Our research centers on connecting body-centered performative practices with techniques for embodied human-computer interaction, drawing on insights gained from collaborative explorations in dance, music and theatre performance.

A primary objective of the Active Space research is investigation of formal issues in mediated performance and installation through transdisciplinary projects where artistic vision and technical innovation share the spotlight. Activities include the development of real-world performative environments that continuously sense, measure and respond to movement, allowing participants to engage and play the space as an instrument. The results of this research are applicable to the performing arts, education, telepresence, rehabilitation medicine, and other areas.

In a performing arts context, the focus of this research is to create environments that encourage exploration and experimentation. Often when technology is used in performance, participants can feel that the technology is happening to them, out of their control. Our approach is to create a setting that allows performers to influence and interact with technical elements in a direct, immediate way. The qualities of this interaction can generate new internal imagery and enhance the performers' motivation, stimulating new forms of interaction between the performers themselves as well as with the technical elements. As dancers, musicians and media artists interact with the Active Space environment, its responses and behaviors become construed as mechanisms for communication. The media system itself becomes a message, or a series of messages, an embodied sequence of codes, exchanged among performers and between performers and audience.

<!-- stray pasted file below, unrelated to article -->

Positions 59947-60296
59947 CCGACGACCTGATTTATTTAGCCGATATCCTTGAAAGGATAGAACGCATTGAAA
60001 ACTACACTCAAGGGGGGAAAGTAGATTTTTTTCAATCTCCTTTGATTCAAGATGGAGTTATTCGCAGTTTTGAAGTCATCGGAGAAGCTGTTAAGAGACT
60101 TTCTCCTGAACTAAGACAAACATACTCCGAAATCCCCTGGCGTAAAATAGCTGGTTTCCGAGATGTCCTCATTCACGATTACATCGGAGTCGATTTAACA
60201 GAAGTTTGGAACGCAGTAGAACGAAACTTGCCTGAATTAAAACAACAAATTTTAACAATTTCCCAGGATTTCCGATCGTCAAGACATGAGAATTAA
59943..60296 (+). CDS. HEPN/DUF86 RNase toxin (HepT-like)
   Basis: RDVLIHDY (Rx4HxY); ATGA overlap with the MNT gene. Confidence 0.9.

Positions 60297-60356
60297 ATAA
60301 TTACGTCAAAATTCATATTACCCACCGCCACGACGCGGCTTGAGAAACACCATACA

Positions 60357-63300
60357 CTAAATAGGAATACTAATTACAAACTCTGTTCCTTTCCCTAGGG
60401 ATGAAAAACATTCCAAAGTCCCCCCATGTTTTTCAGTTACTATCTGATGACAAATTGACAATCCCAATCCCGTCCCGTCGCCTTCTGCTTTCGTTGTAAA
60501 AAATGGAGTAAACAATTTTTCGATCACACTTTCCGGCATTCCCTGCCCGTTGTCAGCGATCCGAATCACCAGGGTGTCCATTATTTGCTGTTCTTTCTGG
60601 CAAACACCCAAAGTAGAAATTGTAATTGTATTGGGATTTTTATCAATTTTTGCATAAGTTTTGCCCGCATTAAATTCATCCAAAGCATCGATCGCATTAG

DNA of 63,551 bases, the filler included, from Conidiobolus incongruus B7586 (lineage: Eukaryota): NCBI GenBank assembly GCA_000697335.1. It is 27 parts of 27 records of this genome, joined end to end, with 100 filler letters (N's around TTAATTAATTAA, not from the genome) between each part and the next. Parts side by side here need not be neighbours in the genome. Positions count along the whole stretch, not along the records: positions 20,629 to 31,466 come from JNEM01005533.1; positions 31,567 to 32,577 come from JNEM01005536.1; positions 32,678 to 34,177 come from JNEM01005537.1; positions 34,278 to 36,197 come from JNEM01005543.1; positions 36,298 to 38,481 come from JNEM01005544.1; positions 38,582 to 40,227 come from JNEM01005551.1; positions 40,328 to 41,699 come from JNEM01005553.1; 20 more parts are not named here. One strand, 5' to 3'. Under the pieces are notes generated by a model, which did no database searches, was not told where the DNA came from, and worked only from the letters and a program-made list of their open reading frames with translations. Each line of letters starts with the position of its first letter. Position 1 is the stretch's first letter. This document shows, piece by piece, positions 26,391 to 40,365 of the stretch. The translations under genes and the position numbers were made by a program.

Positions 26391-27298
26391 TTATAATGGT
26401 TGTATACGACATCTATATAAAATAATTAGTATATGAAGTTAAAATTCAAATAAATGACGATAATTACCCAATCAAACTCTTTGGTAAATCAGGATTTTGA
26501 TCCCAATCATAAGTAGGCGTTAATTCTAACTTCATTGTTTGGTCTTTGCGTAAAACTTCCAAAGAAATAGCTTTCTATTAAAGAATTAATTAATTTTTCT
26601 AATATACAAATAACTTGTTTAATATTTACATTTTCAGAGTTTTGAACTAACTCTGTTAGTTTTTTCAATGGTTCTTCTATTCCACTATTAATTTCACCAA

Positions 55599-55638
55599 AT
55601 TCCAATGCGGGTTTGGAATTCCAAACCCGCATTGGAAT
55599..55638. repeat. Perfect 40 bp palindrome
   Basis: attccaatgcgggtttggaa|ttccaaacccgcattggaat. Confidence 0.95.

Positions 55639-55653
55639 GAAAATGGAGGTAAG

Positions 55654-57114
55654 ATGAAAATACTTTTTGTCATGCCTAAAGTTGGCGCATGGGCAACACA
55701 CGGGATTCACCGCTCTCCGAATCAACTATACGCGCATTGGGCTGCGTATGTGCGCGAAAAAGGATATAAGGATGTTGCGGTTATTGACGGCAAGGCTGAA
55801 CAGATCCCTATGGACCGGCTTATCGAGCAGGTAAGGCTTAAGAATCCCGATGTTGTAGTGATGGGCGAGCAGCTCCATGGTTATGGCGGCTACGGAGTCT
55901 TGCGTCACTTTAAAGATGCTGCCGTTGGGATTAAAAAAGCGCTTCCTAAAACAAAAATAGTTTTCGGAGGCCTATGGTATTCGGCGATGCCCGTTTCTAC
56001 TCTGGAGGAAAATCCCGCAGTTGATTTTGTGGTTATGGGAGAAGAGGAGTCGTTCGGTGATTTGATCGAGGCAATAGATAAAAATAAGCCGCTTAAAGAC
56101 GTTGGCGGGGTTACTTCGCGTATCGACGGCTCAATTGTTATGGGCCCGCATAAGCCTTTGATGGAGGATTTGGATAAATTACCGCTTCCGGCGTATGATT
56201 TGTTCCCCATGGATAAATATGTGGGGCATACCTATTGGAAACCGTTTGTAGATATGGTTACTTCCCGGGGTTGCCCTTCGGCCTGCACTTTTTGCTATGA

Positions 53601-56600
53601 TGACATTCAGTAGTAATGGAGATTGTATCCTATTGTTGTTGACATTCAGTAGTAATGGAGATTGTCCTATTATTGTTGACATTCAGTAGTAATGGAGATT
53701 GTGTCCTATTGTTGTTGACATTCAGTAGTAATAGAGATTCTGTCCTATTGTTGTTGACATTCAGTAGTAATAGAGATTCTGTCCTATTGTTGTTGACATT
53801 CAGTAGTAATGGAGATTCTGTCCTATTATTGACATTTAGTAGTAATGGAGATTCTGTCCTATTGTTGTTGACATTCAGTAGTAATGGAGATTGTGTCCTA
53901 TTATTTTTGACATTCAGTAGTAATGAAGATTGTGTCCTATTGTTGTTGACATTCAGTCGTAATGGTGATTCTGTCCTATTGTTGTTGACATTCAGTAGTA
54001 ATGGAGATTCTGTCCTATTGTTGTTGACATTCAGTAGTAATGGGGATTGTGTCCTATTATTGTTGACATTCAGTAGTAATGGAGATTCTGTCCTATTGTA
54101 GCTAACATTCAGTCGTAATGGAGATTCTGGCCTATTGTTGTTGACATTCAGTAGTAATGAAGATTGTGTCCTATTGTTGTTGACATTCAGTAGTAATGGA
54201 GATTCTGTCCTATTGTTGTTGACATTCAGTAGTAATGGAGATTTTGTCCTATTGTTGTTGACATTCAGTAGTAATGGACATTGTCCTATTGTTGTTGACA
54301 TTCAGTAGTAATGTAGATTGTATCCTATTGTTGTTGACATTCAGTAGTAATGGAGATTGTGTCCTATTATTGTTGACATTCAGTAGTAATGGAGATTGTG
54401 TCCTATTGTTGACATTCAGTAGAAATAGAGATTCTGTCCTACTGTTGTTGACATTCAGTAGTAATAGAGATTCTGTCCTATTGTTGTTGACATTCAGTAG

For installations, the Active Space system responds directly to visitors and their motion, creating visuals and sounds that can influence the ways people move in the space. The resulting movement calls up new sequences of sounds and images, potentially inspiring participants to further improvisational movement explorations. This cycle of interaction is exciting to experience, entertaining to watch, and is adaptable to a wide range of performance, exhibition and workshop settings.

See also
System Workshops